Colorado gets $108 million share of energy revenue

David Bernhardt, Secretary
Department of the Interior

More than $108 million was disbursed to Colorado during the 2019 fiscal year, the latest revenues from energy production on federal land in the state.

The money was part of a total of more than $2.44 billion disbursed to 35 states by the Interior Department Office of Natural Resources Revenue (ONRR). Another $1.14 billion was distributed to Native American tribes and individual Native American mineral owners.

“The disbursements paid to states and tribes from energy development revenues go right back to the communities where the energy was produced, providing critical funding for schools, public services, conservation improvements and infrastructure projects that create good-paying American jobs,” said Interior Secretary David Bernhardt.

The disbursements are part of about $12 billion in total energy revenues collected during the 2019 fiscal year. That’s an increase of 31 percent over the 2018 fiscal year attributed to higher production volumes in oil and natural gas that more than offset lower prices.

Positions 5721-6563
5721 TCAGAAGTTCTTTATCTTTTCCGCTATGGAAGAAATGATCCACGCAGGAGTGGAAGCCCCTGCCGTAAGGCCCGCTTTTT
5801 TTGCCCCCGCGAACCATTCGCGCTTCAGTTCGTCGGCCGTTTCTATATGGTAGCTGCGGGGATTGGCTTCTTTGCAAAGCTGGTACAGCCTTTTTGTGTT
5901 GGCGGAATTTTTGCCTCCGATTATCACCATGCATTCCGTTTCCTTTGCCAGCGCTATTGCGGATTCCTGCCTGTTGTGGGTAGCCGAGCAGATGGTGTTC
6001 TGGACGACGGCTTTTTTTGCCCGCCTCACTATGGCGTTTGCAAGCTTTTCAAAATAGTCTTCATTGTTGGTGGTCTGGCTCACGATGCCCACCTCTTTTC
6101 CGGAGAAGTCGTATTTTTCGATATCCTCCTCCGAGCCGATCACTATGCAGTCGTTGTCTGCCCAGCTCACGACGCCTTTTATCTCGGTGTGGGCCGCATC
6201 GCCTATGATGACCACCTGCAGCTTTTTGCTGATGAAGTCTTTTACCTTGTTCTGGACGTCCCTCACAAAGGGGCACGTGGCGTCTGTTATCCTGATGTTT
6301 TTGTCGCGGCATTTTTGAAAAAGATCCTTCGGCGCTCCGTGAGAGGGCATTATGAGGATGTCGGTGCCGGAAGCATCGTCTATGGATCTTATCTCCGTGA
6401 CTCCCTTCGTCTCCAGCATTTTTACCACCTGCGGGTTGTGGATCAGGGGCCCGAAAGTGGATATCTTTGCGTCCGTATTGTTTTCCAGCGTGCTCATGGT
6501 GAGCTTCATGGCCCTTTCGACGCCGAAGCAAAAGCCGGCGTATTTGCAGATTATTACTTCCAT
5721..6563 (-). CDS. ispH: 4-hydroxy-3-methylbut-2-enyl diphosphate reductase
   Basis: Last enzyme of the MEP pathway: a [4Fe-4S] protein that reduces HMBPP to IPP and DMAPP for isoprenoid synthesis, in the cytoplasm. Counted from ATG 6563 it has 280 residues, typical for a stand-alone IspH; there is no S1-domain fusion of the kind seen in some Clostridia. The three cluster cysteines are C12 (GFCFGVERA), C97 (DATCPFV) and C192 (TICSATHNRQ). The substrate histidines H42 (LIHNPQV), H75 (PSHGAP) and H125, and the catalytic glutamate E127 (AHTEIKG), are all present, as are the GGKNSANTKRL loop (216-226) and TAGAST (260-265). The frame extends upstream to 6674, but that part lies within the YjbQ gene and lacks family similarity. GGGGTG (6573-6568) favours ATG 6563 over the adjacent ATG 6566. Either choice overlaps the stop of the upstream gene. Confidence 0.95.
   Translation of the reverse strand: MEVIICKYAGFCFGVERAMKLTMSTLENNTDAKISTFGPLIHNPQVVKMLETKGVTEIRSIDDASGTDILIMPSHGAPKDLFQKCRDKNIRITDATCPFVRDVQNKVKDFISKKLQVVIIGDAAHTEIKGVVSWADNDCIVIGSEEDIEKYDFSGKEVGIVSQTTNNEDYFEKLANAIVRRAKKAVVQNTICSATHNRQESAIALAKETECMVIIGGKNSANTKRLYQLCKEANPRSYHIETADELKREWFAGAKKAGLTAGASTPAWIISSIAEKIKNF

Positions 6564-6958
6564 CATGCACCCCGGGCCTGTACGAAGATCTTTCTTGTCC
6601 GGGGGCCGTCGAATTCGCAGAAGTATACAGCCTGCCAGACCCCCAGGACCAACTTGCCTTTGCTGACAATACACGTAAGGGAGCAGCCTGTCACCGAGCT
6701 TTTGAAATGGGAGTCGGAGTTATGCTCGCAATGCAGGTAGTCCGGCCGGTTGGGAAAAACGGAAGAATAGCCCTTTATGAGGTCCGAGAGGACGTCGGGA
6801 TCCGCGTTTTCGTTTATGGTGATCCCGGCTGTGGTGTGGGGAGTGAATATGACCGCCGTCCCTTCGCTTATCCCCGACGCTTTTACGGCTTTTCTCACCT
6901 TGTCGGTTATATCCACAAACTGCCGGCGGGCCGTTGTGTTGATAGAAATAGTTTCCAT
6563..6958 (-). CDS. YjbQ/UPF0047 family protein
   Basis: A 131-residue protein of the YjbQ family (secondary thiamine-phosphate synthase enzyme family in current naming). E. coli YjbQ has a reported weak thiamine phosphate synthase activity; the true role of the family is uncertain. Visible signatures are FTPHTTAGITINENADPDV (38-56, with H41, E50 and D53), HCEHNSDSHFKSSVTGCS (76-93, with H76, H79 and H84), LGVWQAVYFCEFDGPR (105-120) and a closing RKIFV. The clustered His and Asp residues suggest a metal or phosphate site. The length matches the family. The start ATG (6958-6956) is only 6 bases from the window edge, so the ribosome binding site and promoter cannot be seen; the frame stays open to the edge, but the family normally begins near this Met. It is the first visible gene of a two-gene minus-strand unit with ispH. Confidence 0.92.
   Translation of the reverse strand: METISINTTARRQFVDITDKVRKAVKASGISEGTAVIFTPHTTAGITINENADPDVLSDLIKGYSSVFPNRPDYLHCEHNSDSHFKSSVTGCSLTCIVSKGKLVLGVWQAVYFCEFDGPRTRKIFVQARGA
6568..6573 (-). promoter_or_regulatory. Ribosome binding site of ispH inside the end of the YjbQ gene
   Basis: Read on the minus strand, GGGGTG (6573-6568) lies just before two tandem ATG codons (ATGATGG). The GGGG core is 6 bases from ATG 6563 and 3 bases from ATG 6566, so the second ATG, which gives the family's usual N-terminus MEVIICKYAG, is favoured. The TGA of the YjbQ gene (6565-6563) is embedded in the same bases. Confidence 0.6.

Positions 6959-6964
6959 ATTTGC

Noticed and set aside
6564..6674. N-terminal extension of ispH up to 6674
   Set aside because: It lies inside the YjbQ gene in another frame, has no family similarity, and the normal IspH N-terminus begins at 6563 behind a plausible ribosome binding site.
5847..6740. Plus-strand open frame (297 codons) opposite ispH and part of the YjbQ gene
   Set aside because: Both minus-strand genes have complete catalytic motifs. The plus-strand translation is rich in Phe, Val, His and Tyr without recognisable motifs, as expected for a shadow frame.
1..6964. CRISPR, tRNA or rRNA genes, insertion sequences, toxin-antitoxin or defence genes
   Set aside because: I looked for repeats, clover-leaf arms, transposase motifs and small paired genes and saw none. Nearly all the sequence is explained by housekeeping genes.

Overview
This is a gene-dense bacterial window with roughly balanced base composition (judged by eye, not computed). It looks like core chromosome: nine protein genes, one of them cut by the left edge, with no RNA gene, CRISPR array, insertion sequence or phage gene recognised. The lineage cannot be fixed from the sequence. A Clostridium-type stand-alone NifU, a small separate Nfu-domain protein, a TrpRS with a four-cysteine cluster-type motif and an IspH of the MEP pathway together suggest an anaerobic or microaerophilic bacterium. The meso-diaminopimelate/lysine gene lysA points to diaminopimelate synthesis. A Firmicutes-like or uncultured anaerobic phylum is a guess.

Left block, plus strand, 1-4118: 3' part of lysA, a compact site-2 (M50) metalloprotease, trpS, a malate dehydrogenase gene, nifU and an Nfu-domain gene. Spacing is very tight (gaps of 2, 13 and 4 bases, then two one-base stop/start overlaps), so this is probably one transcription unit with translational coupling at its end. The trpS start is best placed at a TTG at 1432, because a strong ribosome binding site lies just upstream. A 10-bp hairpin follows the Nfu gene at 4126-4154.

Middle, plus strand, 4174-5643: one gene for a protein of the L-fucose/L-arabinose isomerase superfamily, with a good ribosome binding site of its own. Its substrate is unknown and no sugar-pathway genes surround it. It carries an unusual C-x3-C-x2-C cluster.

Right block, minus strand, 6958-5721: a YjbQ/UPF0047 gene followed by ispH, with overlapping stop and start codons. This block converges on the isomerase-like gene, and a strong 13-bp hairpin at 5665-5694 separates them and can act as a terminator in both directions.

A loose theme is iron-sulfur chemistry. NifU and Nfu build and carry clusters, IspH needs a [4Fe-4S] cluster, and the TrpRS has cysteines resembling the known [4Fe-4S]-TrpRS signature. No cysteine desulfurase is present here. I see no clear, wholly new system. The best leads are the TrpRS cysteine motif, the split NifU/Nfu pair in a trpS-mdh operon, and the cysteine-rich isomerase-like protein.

The ONRR makes most disbursements on a monthly basis from the royalties, rents and bonuses it collects from energy and mineral companies operating on federal lands and waters.

Colorado ranks third among the states receiving the largest disbursements. New Mexico received $1.17 billion and Wyoming received $641.11 million. Louisiana received $101.33 million and North Dakota $93.65 million.

According to statistics for 2018 for Colorado, more than 6.5 million barrels of crude oil, 644 billion cubic feet of natural gas and 5.4 million tons of coal were extracted from federal lands.

Nationwide, oil and natural gas development on public lands managed by the Department of Interior accounted for  607,000 jobs and $139 billion in economic output, according to a report for the 2018 fiscal year. Coal production accounted for 36,000 jobs and another $11.5 billion in economic output.

In Colorado, oil, natural gas, coal and other minerals extracted on public lands managed by the Department of Interior accounted for 38,800 jobs and $9 billion in economic output.

In addition to disbursements to states and tribes, the ONRR disbursed $1.76 billion to a reclamation fund and $4.9 billion to the U.S. treasury.